Away from their size, our spider friends have a rather roundish head when viewed from above. Not just that, their head appears widest at the posterior lateral eyes.
They also sport a high carapace that is somewhat highest at the posterior median eyes. Their abdomen is ovate and slightly squared off at the front. Unlike other spiders we have come across, the chelicerae of the Pellenes spider sports a single retromarginal tooth as well as two promaginal teeth. The first pair of their legs are stronger than the others. Plus, their third pair of legs is slightly longer than the fourth.
Identifying the males of this species is super easy. First, males have a short, sharp palp that rises on the distal edge of their tegulum. More so, their tegulum appears roundish, even though they are missing the proximal lobe. On the other hand, females of this species sport two small epigynal atria with sclerotized guides. Their copulatory openings are positioned on the postero-lateral edges of each atrium.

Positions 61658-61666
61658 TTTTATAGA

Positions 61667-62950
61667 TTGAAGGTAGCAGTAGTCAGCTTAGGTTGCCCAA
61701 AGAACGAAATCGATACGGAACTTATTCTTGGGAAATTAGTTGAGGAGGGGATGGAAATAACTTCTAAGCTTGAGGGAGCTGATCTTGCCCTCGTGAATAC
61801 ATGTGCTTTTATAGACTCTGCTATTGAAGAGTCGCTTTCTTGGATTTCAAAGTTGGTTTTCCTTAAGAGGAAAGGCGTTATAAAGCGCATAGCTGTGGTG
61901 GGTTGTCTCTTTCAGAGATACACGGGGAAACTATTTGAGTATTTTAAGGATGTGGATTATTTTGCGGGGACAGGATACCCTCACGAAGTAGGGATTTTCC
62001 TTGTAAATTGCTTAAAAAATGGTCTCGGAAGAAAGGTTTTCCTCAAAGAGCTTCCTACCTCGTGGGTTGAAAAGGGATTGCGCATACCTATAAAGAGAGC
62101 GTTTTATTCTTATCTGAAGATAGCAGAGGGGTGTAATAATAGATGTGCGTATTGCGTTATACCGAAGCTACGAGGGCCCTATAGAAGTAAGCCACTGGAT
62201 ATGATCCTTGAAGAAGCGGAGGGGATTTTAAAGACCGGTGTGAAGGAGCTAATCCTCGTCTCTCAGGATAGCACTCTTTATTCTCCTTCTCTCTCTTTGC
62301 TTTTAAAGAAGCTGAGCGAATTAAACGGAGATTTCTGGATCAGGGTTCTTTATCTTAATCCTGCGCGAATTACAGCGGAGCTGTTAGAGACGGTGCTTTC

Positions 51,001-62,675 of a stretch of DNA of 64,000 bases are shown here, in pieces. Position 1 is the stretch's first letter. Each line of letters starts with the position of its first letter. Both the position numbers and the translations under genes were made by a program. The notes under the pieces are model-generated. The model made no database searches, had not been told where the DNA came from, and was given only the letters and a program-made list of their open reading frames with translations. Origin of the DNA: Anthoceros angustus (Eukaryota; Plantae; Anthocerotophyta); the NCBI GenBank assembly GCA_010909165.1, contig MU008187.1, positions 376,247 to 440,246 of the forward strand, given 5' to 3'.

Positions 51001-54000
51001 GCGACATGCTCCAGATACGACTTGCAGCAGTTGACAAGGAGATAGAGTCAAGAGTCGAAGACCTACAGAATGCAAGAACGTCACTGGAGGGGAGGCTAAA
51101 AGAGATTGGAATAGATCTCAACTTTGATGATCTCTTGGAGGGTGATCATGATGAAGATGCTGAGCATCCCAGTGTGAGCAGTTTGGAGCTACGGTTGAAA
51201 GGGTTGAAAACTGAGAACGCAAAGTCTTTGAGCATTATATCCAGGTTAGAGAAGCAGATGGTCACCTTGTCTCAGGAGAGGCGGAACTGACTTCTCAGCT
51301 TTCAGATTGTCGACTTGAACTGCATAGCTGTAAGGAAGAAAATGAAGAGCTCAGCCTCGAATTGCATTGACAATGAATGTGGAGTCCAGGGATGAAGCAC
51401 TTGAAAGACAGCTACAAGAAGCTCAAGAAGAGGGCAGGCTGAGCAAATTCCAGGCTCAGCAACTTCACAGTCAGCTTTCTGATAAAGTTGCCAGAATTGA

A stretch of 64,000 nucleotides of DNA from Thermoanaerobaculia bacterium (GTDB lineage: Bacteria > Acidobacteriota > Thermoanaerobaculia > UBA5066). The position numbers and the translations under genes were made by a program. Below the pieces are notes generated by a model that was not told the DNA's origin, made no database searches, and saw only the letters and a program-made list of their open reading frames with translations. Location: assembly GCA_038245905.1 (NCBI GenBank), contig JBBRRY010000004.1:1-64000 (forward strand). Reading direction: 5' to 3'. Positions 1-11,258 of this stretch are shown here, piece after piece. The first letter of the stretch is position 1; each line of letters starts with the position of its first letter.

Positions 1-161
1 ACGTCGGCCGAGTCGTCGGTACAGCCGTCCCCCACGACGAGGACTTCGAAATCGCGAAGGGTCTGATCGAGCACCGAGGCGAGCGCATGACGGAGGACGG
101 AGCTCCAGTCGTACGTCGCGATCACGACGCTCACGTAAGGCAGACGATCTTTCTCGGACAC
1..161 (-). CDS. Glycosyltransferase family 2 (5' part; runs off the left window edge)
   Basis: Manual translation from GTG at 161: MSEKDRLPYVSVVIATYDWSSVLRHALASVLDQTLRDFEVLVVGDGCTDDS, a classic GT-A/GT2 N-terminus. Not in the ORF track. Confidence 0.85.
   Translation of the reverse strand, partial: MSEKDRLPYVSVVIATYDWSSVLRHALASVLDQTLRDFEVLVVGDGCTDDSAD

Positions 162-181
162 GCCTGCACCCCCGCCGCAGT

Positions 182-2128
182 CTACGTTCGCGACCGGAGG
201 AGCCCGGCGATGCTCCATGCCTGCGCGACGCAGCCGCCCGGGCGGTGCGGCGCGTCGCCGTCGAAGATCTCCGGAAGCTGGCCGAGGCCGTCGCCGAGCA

Habitat and distribution
Although our spider friends are commonly spotted in cotton traps, they have been captured in pitfall traps and woodland. Elsewhere, our leaper friends have been spotted in a wide range of habitats, especially when beating foliage.
Habits and behaviors
With jumping spiders, you get to observe a spate of characteristics you’ll not see among traditional spiders. That said, our spider friend likes to nest and overwinters in snail shells. While this behavior is peculiar among the Pellenes jumping spider, jumping spider species such as the Xerolenta obvia also displays similar behavior. Also, our spider friends like to suspend from tress.
Although the Pellenes spider has impressive jumping skills to evade predators, it likes to shelter in shells.
What do they eat?
The Pellenes jumping spider is a brilliant hunter with an impressive vision that comes alive when hunting prey. While this species of spiders don’t use webs for hunting, their impeccable jumping skill is enough to catch their prey.